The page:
“Back number” in contemporary parlance means “back issue.” Today we take for granted the availability of old newspapers and other periodicals, as well as their invaluable glimpse into our past. But this was not the case in the 19th century. [Read more…] about Back Number Budd: A 19th Century One-Man Newspaper Archive
Roosevelt Island Historical Society
As the ravages of the First World War and the 1918 Influenza Pandemic receded into the past, a new spirit gripped New York City. Energy seemed to infuse every aspect of city life, from business to leisure and everything in between. For a decade, New Yorkers by and large lived, worked and partied with abandon. [Read more…] about New York City In the Roaring 20s: A Primer
Eugene De Selignac (1861–1943) was born in Boston into an eccentric family of exiled French nobility, de Salignac had no formal training in photography. In 1903, at the age of 42, his brother-in-law found him a job as an assistant to the photographer for the Department of Bridges in New York City, Joseph Palmer. After three years of apprenticeship, Palmer suddenly died, and in October 1906, de Salignac assumed his duties. [Read more…] about The Early NYC Automobile Accident Photos of Eugene De Selignac
In 2011, the nonprofit Gotham Whale recorded just five humpbacks spotted off New York City. Since then, the number has soared. By 2018, sightings had jumped to 272. Less than a year later, 377 whales of different species were observed.
A recent Discover Magazine article cites two main factors that drive the increasing presence of whales. [Read more…] about New York’s Whaling Industry: Some History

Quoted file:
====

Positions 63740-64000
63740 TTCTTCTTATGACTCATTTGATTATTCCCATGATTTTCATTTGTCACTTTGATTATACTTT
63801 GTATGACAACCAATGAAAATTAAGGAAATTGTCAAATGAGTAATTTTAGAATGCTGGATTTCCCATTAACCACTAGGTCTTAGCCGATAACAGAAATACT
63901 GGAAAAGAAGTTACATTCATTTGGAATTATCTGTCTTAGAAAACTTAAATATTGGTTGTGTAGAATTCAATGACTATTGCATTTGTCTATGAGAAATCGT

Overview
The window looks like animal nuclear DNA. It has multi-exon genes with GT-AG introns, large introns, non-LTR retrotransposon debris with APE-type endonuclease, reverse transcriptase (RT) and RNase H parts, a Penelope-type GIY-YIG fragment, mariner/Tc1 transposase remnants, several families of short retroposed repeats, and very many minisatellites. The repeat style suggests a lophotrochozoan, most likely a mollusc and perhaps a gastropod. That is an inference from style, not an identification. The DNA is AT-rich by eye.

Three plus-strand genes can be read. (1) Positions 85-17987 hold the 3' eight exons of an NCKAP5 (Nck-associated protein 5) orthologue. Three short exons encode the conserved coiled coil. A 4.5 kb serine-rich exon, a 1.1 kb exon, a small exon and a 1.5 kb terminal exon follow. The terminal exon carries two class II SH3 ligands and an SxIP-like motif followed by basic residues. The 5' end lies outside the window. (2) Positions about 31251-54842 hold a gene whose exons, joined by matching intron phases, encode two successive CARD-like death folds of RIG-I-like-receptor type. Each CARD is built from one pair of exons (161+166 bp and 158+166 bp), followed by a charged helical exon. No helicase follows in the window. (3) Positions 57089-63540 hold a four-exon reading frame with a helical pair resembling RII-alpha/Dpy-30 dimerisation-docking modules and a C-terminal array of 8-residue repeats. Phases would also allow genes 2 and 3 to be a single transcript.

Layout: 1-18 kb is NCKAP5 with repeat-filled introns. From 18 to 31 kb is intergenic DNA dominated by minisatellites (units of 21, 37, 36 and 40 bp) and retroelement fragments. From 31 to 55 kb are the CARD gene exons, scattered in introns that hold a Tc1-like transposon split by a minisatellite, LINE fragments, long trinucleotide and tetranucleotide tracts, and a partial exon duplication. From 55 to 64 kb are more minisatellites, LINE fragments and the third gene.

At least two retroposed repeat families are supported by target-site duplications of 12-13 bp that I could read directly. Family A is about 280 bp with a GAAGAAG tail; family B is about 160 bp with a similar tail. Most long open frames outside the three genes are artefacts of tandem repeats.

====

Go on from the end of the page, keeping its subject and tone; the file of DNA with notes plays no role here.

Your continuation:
The Roosevelt Island Historical Society will host “A Tale of Two Waterworks,” a virtual presentation with Jeffrey Kroessler exploring the history of the water systems of New York City and the once independent City of Brooklyn. [Read more…] about Two Early NYC Reservoirs: A Virtual Program
Return with me to the thrilling days of yesteryear when the automobile was viewed as the solution to transportation noise, fumes and congestion.
The problem: Horses.
A lot of horses. [Read more…] about The Unpleasant Side of Life With Horses in Cities
George Waring was born in Pound Ridge, New York, the son of George E. Waring Sr., a wealthy stove manufacturer. Trained in agricultural chemistry, he began to lecture on agricultural science. In 1855, he took charge of Horace Greeley‘s farm at Chappaqua, New York. [Read more…] about George Waring’s Men In White
“The Bridge Man,” photographer Dave Frieder, has climbed 20 of New York’s great bridges to photograph them in intimate and distinctive ways. His photographs are now published in the book The Magnificent Bridges of New York City.
Frieder is set to discusses his approach to capturing the engineering behind and supporting the bridges at a lecture at the New York Public Library Branch on Roosevelt Island, on Thursday, December 19th, at 6:30 pm. [Read more…] about NYC Bridge Lecture Planned For Roosevelt Island
Roosevelt Island, formerly Blackwell’s Island (and later Welfare Island), has had many layers of medical history. From the construction of the almshouses in the 1830s onward, the island has housed the ill, displaced, criminals and unwanted poor of the city. [Read more…] about Roosevelt Island and Public Health History
Architect Thomas Fenniman is set to speak on historic preservation and architecture on Roosevelt Island, on Thursday, January 17th at 6:30 pm, at the New York Public Library Branch on Roosevelt Island, NY.
Historic preservation combines multiple disciplines: architecture, design, knowledge of period materials and construction techniques, plus communication to manage the process of building owners, regulators and the masons and builders who perform the work. [Read more…] about Historic Preservation, Architecture on Roosevelt Island